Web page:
BSc Computer Science and Mathematics
Year of entry: 2023
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Course unit details:
Numerical Analysis 2
|Unit level||Level 3|
|Teaching period(s)||Semester 2|
|Offered by||Department of Mathematics|
|Available as a free choice unit?||No|
This module introduces numerical methods for approximating functions and data, evaluating integrals and solving ordinary differential equations. It continues the introduction to numerical analysis begun in MATH20602. It provides theoretical analysis of the problems along with algorithms for their solution. Insight into the algorithms will be given through MATLAB illustrations, but the course does not require any programming.
|Unit title||Unit code||Requirement type||Description|
|Numerical Analysis 1||MATH20602||Pre-Requisite||Compulsory|
To introduce students to theoretical and practical aspects of best approximation, quadrature, and the numerical solution of ordinary differential equations.
On completion of the module, students should be able to:
- characterise the best approximation of a function using different norms;
- derive orthogonal polynomials with respect to a weight function and use them to derive best L2 approximations and Gauss quadrature rules;
- compute and evaluate Padé approximations of a prescribed degree of accuracy;
- derive quadrature rules and their error bounds;
- apply the Trapezium rule, Gauss quadrature and adaptive quadrature to compute integrals;
- describe the Romberg scheme in the context of extrapolation;
- analyse and apply one-step, multi-step, and the Euler method for solving ordinary differential equations (ODE);
- solve ODE numerically using Runge-Kutta, Trapezium and higher-order methods;
- quantify the error and convergence of numerical solvers for ODE.
1.Approximation and Curve Fitting: Best approximation in the infinity-norm. Weierstrass' theorem, Chebyshev’s equioscillation theorem, Chebyshev polynomials. Best approximation in the 2-norm. Orthogonal polynomials. Rational approximation, Padé approximants. 
2.Numerical Integration: Interpolatory rules. Gaussian quadrature. Adaptive quadrature. The Romberg scheme: extrapolation using the Euler-Maclaurin summation formula. 
3.Initial Value Problems for ODEs: Introduction and existence theorem. Numerical methods: one step methods and multistep methods. Euler's method. Local truncation error, convergence, global error. Taylor series method. Runge-Kutta methods. Trapezium rule. Functional iteration and predictor-corrector PE(CE)m implementations. Absolute stability. Linear multistep methods. Higher order systems. 
- Mid-semester test: weighting 20%
- End of semester examination: weighting 80%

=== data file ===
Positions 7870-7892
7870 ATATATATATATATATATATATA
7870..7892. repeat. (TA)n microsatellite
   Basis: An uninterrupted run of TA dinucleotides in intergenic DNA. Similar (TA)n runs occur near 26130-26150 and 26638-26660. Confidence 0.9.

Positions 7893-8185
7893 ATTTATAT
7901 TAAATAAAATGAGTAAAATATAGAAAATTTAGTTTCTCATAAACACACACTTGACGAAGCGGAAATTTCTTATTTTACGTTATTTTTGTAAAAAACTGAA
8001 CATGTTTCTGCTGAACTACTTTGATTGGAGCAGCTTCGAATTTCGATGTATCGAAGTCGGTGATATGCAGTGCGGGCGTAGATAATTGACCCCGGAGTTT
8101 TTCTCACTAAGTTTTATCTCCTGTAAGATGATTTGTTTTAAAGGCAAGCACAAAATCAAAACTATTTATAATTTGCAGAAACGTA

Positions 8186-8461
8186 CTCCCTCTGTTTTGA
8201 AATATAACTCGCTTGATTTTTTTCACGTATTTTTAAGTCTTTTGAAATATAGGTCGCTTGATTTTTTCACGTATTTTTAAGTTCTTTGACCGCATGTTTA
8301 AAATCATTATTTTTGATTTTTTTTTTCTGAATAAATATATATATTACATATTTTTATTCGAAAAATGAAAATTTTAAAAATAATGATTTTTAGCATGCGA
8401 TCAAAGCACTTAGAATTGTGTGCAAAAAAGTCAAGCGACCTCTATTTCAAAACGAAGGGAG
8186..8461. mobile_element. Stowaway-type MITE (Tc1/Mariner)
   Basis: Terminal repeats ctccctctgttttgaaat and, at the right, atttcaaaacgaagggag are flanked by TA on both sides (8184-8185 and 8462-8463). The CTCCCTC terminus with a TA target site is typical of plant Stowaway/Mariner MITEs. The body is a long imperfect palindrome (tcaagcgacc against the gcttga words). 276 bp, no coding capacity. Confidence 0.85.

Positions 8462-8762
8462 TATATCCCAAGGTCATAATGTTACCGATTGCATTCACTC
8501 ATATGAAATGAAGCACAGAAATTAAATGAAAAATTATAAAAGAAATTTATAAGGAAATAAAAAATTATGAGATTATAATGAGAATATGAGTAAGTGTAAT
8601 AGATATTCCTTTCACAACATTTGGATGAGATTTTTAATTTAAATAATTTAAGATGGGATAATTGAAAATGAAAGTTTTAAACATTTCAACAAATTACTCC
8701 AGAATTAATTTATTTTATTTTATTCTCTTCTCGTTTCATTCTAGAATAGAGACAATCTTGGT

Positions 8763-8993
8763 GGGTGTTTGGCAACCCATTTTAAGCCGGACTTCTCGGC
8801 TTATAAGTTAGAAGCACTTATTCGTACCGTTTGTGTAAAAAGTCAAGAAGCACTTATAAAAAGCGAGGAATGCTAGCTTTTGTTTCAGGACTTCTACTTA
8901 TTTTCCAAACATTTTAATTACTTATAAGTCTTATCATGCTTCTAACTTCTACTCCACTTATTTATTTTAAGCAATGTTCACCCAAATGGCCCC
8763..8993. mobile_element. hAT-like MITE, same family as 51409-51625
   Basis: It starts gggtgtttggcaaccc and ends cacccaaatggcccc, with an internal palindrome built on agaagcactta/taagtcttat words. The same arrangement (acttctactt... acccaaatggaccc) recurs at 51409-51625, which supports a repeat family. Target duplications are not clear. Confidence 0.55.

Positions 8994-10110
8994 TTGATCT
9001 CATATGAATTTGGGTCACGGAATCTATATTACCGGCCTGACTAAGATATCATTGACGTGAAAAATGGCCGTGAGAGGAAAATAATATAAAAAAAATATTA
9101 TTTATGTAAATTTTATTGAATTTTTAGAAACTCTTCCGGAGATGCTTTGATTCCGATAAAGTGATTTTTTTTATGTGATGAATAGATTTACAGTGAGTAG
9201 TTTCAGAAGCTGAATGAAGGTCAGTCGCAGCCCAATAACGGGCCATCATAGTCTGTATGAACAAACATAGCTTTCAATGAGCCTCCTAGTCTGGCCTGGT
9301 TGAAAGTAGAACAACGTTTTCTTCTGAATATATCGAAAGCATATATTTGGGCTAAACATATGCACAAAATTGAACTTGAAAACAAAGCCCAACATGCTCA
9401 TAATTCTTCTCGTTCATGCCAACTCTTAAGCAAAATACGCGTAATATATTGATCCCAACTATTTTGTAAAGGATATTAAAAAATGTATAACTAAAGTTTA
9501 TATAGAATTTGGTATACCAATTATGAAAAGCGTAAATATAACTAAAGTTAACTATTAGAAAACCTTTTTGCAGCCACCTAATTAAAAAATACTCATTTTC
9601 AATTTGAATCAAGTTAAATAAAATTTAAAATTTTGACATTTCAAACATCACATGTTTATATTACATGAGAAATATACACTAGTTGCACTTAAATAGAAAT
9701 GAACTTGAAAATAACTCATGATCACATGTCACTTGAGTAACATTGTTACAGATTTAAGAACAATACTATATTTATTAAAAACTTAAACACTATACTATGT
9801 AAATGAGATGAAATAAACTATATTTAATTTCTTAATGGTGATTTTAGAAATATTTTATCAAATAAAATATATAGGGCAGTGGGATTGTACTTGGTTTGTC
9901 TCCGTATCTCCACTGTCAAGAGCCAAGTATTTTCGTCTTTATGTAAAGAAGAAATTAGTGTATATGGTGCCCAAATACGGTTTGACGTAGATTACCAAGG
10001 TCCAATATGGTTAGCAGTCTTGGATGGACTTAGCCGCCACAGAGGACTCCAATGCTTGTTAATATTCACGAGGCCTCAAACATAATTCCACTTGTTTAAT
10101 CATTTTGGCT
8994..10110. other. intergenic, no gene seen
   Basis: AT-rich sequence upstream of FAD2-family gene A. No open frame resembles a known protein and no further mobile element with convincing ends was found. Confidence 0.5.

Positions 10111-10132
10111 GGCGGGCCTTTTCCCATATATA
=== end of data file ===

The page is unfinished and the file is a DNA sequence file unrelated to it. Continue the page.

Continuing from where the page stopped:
Feedback tutorials will provide an opportunity for students' work to be discussed and provide feedback on their understanding. Coursework or in-class tests (where applicable) also provide an opportunity for students to receive feedback. Students can also get feedback on their understanding directly from the lecturer, for example during the lecturer's office hour.
1.Endre Süli and David F. Mayers. An Introduction to Numerical Analysis. Cambridge University Press, Cambridge, UK, 2003. ISBN 0-521-00794-1. x+433 pp.
2.Richard L. Burden and J. Douglas Faires. Numerical Analysis. Brooks/Cole, Pacific Grove, CA, USA, seventh edition, 2001. ISBN 0-534-38216-9. xiii+841 pp.
3.James L. Buchanan and Peter R. Turner. Numerical Methods and Analysis. McGraw-Hill, New York, 1992. ISBN 0-07-008717-2, 0-07-112922-7 (international paperback edition). xv+751 pp.
4.David Kincaid and Ward Cheney. Numerical Analysis: Mathematics of Scientific Computing. Brooks/Cole, Pacific Grove, CA, USA, third edition, 2002. ISBN 0-534-38905-8. xiv+788 pp.
5.David Nelson, editor. The Penguin Dictionary of Mathematics. Penguin, London, fourth edition, 2008. ISBN 978-0-141-03023-4. 480 pp.
|Scheduled activity hours|
|Independent study hours|
|Marcus Webb||Unit coordinator|
The independent study hours will normally comprise the following. During each week of the taught part of the semester:
• You will normally have approximately 60-75 minutes of video content. Normally you would spend approximately 2-2.5 hrs per week studying this content independently
• You will normally have exercise or problem sheets, on which you might spend approximately 1.5hrs per week
• There may be other tasks assigned to you on Blackboard, for example short quizzes or short-answer formative exercises
• In some weeks you may be preparing coursework or revising for mid-semester tests
Together with the timetabled classes, you should be spending approximately 6 hours per week on this course unit.
The remaining independent study time comprises revision for and taking the end-of-semester assessment.
The above times are indicative only and may vary depending on the week and the course unit. More information can be found on the course unit’s Blackboard page.